"THE classic mid-Victorian pantomime was essentially a fairy play with comedic elements and as such, it was fiercely defended by critics such as John Ruskin and Charles Dickens Jr, journalist son of the great novelist. The man they held chiefly responsible for the 'music hall invasion' was Sir Augustus Harris, the manager of Drury Lane, popularly known as 'the national home of pantomime.'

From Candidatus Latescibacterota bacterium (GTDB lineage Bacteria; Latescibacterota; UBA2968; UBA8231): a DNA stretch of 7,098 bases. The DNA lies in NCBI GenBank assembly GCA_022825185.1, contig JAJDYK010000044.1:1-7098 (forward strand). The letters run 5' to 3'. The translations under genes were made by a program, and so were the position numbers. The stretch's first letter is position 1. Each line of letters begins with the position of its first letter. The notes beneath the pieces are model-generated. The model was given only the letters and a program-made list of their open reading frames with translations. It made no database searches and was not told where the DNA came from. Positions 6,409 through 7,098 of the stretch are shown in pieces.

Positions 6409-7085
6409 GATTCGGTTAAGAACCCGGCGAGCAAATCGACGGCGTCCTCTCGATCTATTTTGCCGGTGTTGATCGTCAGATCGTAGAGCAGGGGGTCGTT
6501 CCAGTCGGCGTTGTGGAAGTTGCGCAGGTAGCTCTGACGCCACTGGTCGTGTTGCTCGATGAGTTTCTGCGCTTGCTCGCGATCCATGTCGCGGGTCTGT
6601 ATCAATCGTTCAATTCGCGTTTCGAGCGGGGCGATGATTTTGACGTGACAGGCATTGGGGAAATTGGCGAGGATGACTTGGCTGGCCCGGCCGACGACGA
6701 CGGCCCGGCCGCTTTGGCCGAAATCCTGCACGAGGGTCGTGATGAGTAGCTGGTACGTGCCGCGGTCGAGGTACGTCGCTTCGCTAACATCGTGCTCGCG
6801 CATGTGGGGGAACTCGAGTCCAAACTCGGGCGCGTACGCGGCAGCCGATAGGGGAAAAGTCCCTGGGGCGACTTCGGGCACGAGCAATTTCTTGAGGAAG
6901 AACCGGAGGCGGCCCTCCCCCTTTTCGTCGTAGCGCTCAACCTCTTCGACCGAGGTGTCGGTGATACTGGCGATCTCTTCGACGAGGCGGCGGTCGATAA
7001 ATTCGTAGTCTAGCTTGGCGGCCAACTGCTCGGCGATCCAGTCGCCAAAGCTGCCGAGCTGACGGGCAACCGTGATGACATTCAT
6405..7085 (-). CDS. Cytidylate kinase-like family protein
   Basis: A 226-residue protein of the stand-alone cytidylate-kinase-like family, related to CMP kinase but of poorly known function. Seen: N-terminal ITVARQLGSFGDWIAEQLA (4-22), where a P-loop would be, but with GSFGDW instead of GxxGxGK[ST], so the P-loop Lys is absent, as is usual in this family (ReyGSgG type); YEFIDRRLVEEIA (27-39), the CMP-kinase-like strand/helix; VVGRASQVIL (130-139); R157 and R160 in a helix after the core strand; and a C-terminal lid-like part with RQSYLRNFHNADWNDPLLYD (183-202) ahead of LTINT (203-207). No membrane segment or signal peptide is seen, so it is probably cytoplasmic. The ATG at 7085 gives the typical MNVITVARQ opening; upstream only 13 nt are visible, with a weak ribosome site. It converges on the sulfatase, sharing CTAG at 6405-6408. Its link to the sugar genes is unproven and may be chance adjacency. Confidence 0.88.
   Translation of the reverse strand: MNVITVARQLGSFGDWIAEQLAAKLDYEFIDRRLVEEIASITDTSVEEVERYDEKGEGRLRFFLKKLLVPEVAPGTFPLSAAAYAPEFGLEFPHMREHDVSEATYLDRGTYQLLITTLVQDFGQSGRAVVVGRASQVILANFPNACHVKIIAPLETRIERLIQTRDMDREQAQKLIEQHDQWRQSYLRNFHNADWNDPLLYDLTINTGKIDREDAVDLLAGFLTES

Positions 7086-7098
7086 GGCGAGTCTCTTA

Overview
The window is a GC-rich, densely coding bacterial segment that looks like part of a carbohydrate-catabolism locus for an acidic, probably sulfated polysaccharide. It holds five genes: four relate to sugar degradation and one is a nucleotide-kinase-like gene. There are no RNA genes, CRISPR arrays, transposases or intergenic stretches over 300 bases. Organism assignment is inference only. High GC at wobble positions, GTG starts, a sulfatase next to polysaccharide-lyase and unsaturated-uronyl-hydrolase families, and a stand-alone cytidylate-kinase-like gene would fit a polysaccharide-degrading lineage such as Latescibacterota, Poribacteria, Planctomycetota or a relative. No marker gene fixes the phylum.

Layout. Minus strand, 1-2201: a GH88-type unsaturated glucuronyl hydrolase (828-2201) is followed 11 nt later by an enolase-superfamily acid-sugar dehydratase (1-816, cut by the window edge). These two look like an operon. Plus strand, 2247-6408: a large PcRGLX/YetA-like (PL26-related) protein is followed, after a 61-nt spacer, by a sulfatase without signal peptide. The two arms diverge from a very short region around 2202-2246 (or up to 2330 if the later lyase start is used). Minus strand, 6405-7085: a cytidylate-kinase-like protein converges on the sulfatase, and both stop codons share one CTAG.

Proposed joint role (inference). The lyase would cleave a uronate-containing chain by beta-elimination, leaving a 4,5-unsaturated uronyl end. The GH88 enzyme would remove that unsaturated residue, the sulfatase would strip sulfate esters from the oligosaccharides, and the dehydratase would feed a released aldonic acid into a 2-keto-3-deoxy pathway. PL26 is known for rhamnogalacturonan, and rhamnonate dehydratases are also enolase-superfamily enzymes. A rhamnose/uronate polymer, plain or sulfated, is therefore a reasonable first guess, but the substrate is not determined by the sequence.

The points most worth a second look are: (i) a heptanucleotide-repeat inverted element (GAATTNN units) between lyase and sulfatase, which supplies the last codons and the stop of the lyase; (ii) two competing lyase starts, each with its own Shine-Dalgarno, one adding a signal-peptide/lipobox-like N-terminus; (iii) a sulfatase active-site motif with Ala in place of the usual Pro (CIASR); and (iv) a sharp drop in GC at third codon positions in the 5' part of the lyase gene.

"But in the 1880s and 1890s he was seriously challenged by the now forgotten Oscar Barrett who first at the Crystal Palace and later in the West End staged delicate and elegant Christmas shows of the old kind. His Cinderella at the Lyceum was hailed by some critics as a perfect example of the genre." ~ Jeffrey Richards, The Independent